The agenda was lengthy, and far from RTÉ dominating the conversation, all of the time was spent discussing the Summer Economic Statement and other matters. There was a feeling in the room that the two reviews were under way, the forensic accountant was ready to go, and the issue was being handled by the Minister.

In fact, there was so little conversation about it that Simon Coveney, who has been recusing himself when the matter comes up at Cabinet (his brother Rory Coveney, as part of the RTÉ executive management, is director of strategy), this week did not have to step outside the room.

Did Ministers know that there were further bombshell revelations brewing?

Not an inkling, say three sources. There was no whisper of it at Cabinet or at Leaders’ Questions.

Yet, by late afternoon on Tuesday, a rumour swept through Government Buildings that the RTÉ Board were holed up in a lengthy meeting discussing an explosive new piece of information. Senior officials knew it was in relation to the barter account – the account through which the top-ups were paid – and it could be of such import that heads may have to roll.

Three accounts

Throughout the small hours of the morning leading into Wednesday, before a meeting of the Oireachtas Committee on Media with RTÉ senior executives, there was a drip feed of documents that confirmed that the saga was about to get a whole lot worse.

Despite the chief financial officer Richard Collins telling the Public Accounts Committee (PAC) the previous week that there was one barter account, a document was supplied by RTÉ to the committee which opened with the following line: “There are three barter accounts: Astus, Active and Miroma.”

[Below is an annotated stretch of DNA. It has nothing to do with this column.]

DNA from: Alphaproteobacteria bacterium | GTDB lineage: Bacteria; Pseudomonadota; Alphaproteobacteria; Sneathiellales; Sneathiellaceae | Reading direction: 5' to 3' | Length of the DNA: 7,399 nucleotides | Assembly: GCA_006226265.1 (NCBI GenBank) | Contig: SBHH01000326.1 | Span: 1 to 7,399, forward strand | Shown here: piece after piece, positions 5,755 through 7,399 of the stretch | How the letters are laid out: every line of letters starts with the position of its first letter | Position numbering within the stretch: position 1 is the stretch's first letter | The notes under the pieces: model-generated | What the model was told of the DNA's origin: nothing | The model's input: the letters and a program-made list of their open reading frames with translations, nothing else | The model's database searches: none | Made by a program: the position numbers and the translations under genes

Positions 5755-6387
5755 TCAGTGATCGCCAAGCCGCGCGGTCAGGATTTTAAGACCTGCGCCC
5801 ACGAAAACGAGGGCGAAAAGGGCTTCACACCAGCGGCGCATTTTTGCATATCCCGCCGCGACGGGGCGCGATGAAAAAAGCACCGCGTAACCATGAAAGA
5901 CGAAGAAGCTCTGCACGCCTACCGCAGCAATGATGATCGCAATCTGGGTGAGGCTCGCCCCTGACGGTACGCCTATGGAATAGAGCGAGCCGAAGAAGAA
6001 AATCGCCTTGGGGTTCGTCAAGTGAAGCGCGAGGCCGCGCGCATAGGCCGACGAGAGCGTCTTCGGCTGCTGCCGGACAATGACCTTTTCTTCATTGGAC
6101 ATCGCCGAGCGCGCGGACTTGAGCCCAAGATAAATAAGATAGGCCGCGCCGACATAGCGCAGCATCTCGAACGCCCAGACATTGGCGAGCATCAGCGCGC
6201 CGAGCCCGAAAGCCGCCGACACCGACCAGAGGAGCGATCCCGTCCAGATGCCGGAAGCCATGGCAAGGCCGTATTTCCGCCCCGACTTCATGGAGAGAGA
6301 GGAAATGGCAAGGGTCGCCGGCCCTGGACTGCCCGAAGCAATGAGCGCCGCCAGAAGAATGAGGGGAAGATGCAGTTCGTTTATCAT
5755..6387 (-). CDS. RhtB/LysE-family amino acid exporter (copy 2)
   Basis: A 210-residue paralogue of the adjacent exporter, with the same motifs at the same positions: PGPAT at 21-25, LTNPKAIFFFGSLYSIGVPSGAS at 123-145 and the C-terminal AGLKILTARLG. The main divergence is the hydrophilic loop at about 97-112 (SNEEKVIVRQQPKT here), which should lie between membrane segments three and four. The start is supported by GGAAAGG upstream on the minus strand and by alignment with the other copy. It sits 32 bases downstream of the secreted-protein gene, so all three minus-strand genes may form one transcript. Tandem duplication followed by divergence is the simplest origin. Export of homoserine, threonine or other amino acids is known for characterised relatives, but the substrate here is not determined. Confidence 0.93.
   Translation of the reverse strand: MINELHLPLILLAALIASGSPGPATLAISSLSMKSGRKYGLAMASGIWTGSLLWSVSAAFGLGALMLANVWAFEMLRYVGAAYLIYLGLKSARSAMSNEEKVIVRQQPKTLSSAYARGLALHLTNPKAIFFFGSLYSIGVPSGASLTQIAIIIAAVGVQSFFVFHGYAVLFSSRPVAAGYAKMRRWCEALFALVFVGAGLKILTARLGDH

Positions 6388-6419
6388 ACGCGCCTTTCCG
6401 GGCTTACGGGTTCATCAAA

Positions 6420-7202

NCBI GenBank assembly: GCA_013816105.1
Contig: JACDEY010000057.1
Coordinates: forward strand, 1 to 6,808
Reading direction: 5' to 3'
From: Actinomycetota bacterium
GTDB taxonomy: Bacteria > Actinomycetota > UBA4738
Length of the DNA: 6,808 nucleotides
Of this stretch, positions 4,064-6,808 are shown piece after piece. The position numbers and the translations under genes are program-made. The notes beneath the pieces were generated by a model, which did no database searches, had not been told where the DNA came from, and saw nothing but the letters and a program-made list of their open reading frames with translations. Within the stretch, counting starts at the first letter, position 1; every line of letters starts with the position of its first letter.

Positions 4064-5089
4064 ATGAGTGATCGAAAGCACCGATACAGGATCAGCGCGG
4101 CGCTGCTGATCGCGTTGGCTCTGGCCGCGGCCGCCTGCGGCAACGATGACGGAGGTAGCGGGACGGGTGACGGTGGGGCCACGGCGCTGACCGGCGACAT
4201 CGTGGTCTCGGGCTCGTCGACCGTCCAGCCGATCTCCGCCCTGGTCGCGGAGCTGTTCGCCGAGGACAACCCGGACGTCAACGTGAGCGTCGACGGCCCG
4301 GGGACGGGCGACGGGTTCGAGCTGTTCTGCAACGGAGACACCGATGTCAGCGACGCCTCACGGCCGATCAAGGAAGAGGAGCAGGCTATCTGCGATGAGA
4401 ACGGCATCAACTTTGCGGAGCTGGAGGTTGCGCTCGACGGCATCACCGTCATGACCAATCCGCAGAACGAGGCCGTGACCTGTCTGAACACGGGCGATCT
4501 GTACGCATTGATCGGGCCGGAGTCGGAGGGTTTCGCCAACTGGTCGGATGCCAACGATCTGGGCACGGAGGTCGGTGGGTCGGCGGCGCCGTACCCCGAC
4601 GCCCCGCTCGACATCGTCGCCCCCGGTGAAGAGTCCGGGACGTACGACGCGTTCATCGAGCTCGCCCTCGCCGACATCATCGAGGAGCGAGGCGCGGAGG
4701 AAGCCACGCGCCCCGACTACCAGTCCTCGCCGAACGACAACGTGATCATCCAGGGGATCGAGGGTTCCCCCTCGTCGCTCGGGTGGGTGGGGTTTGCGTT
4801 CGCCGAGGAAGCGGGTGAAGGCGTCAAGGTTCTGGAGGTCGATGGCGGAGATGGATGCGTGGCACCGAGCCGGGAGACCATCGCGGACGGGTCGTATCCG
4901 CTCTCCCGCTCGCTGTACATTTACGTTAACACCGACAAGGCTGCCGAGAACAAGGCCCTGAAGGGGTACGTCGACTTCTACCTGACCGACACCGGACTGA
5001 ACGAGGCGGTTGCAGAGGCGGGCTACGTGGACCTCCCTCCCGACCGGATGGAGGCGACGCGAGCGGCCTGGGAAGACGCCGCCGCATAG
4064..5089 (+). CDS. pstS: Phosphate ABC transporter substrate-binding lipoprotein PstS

Another document contained a jumble of figures about the Toy Show The Musical project but finished with this line: “actual loss on year one: €2.2m.”

A third document detailed all the transactions in the Astus Barter account, including thousands of euros for flip-flops, balloons, ten-year IRFU tickets, Bruce Springsteen tickets, Spice Girl tickets, Westlife tickets, flights to Japan, nights in hotels.

By the time Ryan Tubridy and Noel Kelly announced via their solicitor that they were willing to appear before Oireachtas committee hearings and had important information, the entire news agenda was dominated by RTÉ revelations which were breaking faster than journalists could type.

Against this frenzied backdrop, RTÉ executives filed into the committee room with pained expressions, the strain clear to see before the questions even began. That’s when the real cracks began to show.

“It was like an episode of Succession,” one Government source said, “because they all started to turn on each other. That’s when the real frustration began to kick in with Government,” they said.

What had been playing out privately in Montrose between the RTÉ board, who are responsible for policy, and the executive, who run the day-to-day affairs, was about to become public knowledge.